COVID-19 Hit Times Square Hard, but Panelists Confident It Will Bounce Back

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COVID-19 hit Times Square hard — shutting down Broadway, forcing office workers to remain home, stopping tourism, and shuttering restaurants and retail shops — but experts are confident that “The Crossroads of the World” will bounce back.

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Panelists during Commercial Observer’s “Rolling with the Times (Square)” webinar yesterday said the sheer popularity of Times Square throughout the years makes it a safe bet that it will come back in full swing post-coronavirus.

“We’ve been hit harder than we’ve ever been hit,” Tim Tompkins, the president of the Times Square Alliance, said. “But Times Square has always been a place that comes back … We remain in the consciousness [of people] when we’re down and out, and we’re going to remain in the consciousness when we’re coming back.” 

After months of being stuck in homes and unable to crowd in places with other people, panelists said there’s going to be a pent-up demand to return to Times Square once it’s safe.

“People will take a newfound appreciation for the environment that Times Square provides,” Alan Rosen, the owner of popular Times Square eatery Junior’s Cheesecake, said. “We’re going to appreciate that density even more in the future.”

Still, Times Square has a long road to recovery.

Hotels have remained empty — with no tourists flocking to the city — since the pandemic hit in mid-March, while office employees have switched to remote work.

Currently, only about 5 to 10 percent of the 30 million square feet of office in the area is occupied, and the neighborhood doesn’t have many residential units, leaving the streets empty and no customers to help support local eateries and retail, Tompkins said.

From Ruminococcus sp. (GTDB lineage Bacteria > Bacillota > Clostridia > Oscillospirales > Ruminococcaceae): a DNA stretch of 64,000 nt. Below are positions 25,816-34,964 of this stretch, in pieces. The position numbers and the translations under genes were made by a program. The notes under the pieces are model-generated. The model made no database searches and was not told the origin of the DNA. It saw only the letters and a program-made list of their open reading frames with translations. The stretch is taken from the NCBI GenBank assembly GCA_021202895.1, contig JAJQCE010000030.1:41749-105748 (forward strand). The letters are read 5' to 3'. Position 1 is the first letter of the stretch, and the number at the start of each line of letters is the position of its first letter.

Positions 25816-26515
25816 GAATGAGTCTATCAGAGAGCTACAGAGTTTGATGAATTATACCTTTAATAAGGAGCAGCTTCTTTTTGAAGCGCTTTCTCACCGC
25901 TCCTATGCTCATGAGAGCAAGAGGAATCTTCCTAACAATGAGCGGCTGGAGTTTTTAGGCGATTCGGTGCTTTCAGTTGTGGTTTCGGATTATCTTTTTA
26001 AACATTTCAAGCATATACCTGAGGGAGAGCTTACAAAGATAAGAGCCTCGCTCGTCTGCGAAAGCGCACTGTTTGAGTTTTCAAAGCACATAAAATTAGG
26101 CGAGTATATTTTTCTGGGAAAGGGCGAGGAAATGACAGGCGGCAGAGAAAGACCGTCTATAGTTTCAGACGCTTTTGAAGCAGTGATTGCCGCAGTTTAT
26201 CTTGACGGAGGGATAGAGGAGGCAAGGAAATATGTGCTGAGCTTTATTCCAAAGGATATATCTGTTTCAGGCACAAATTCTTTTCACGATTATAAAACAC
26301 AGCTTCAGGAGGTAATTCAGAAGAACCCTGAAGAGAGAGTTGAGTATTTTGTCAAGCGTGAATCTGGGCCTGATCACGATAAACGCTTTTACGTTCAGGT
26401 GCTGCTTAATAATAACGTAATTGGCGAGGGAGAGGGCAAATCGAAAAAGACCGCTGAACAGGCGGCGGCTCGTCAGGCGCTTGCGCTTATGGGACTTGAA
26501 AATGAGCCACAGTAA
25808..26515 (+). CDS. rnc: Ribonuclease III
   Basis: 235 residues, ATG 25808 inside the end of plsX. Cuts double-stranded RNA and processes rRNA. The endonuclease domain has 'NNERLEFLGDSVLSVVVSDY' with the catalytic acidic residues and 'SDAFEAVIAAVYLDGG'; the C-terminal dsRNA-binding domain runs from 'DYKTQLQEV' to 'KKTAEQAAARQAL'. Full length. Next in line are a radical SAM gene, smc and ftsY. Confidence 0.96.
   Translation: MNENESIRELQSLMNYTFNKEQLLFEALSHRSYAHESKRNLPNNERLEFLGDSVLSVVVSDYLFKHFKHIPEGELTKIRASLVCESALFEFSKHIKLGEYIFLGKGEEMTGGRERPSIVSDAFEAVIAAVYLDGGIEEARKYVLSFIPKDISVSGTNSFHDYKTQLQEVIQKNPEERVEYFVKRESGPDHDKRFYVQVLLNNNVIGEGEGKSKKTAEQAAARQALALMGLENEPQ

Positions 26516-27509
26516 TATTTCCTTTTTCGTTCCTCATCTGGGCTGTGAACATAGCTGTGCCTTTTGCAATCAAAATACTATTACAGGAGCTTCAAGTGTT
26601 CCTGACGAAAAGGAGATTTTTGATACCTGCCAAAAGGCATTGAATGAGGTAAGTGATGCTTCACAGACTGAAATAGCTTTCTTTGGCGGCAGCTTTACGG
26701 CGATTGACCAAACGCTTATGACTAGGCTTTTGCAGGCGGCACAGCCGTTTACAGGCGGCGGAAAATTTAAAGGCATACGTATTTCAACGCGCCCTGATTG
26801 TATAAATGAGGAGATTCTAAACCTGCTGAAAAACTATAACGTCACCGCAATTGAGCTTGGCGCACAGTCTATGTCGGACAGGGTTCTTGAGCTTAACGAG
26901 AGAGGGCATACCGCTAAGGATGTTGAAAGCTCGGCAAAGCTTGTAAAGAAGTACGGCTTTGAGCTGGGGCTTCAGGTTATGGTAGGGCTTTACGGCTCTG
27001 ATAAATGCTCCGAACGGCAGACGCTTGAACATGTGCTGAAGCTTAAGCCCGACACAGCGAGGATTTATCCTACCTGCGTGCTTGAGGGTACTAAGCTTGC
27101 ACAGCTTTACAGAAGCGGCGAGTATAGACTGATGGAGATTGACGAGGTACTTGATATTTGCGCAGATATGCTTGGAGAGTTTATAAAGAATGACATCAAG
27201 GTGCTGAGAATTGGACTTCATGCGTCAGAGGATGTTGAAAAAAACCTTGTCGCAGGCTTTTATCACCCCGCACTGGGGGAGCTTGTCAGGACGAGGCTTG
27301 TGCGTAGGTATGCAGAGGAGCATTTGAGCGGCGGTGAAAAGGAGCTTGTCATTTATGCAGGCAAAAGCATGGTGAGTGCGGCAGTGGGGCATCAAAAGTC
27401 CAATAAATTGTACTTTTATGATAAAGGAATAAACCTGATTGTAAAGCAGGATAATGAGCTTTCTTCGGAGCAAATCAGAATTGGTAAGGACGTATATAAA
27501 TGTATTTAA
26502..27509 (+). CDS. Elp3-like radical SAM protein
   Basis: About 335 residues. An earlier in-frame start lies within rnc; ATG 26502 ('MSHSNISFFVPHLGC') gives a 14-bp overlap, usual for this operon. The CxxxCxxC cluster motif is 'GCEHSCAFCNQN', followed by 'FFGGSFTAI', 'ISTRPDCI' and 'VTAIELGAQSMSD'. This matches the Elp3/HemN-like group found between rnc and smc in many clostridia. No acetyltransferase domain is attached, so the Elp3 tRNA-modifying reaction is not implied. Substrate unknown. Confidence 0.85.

“Even in the last couple of weeks, it’s just not open for business,” said Sherri White, an executive officer for One Times Square owner Jamestown.

And a major draw for the area, Broadway, announced it will remain closed until 2021 because of the coronavirus. Even when it does return, it won’t be quick.

“We can’t flick the light switch on,” said Julio Peterson, the vice president of real estate for The Shubert Organization. “The larger productions, which are musicals, take more time to ramp up.”

Plus, Peterson added the economics of the theater industry relies on the maximum number of seats being sold to each performance, something hard to do while maintaining social distancing.

In the meantime, Peterson has been working with his retail tenants on things like rent abatement to help them stay afloat, while Rosen was able to work out a percentage-based rent plan with his landlords once his businesses return.

“If [landlords] push us too hard, we’ll probably fold up and be done,” Rosen said. “The rent is really the determining factor on whether we survive.”

Despite these issues, the panel — moderated by Newmark Knight Frank’s Jeffrey Roseman — wasn’t all doom and gloom.

White, who is working on repositioning One Times Square, said there have been “some signs of life in the sign market,” especially for larger corporate advertisers. And Peterson said there’s still “a lot of demand” from producers of new plays for theaters.

Panelists pointed out that Times Square has made it past its seedy past from the ‘70s and already survived recessions, 9/11, terrorist attacks and more.

“Times Square remakes itself every 10 to 15 years,” White said. “I think we were already heading into it pre-COVID … but it’s up to me and other people in the market to say what’s next.”